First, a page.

The International Monetary Fund (IMF) believes the US central bank has room to postpone raising interest rates this month amid a "pretty bumpy" global economic situation, including fears of a slowdown in China.
Speaking to reporters in Washington on Thursday, IMF spokesman William Murray said the global lender saw "flexibility" on the part of the US Federal Reserve (Fed) to "hold off" on an interest rate hike in September and "proceed gradually."
Murray said the IMF was expecting the central banks in Britain and the US to begin raising rates eventually given an acceleration of growth in their economies. But he suggested there was still time to wait before taking the first step.
"The situation globally is pretty bumpy," he added.
The US Fed is currently considering increasing its benchmark interest rate for the first time since 2006. The fund rate has remained at the zero level since 2008 to stem the fallout from the international financial crisis and the great depression in the US. Since last year, however, the central bank has been flagging a likely first rate hike sometime this year, with eyes now on the September 16-17 policy meeting for a possible move.
But Murray pointed out that US inflation and wage pressures, two key barometers for a Fed decision, "remain muted." That would mean, he said, the bank "can afford to hold interest rates low until there are more tangible signs of wage or price inflation than are currently evident."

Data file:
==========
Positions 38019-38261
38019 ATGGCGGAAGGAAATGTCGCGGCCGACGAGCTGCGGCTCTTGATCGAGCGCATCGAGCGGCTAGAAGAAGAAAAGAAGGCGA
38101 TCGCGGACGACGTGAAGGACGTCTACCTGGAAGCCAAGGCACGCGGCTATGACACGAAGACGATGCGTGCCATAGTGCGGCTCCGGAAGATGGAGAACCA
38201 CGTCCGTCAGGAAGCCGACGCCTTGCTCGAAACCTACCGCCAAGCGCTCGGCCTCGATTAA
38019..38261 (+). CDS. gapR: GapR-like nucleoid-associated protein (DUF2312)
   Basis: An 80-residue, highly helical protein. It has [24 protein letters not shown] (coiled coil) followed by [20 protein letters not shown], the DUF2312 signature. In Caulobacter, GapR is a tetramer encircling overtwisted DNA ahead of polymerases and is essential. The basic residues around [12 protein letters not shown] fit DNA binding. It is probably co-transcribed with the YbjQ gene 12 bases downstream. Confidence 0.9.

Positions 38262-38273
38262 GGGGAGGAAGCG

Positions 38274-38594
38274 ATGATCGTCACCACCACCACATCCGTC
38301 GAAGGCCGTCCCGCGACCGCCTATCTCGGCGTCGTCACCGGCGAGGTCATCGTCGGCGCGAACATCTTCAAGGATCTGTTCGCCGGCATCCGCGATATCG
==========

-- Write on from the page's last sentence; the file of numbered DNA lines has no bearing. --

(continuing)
Should the Fed, nevertheless, chose to move on rates, he urged the bank to be clear about its policy intentions because this was "critical" to allow countries around the world to adjust.
The prospect of a slow series of rate rises in the United States has already unleashed capital outflows from emerging economies and helped send their currencies tumbling.
Cocktail of risks
In an assessment of global economic risks published on Thursday, the Washington-based fund also named a strengthening US dollar, falling commodities' prices and a slowdown in China's economy as dangers to global growth.
Coming ahead of a G20 finance ministers' and central bankers' meeting in Turkey, the report said: "Risks are tilted to the downside, and a simultaneous realization of some of these risks would imply a much weaker outlook."
Amid the uncertainty, the IMF has already lowered its global growth forecast for 2015 to 3.3 percent, adding that it expects China's economic output to expand by no more than 6.8 percent this year.
The IMF encouraged China to keep up its reform pace despite the recent turmoil on the stock markets and speculation about lower growth.
"The recent sharp equity market corrections should not discourage authorities from continuing with reforms to give market mechanisms a more decisive role in the economy, eliminate distortions and strengthen institutions," the report said.
Despite the problems at hand, the IMF said it was confident growth would "pick up moderately" in the world's advanced economies, not least helped by the impact of cheaper oil prices.
uhe/sgb (AFP, Reuters, dpa)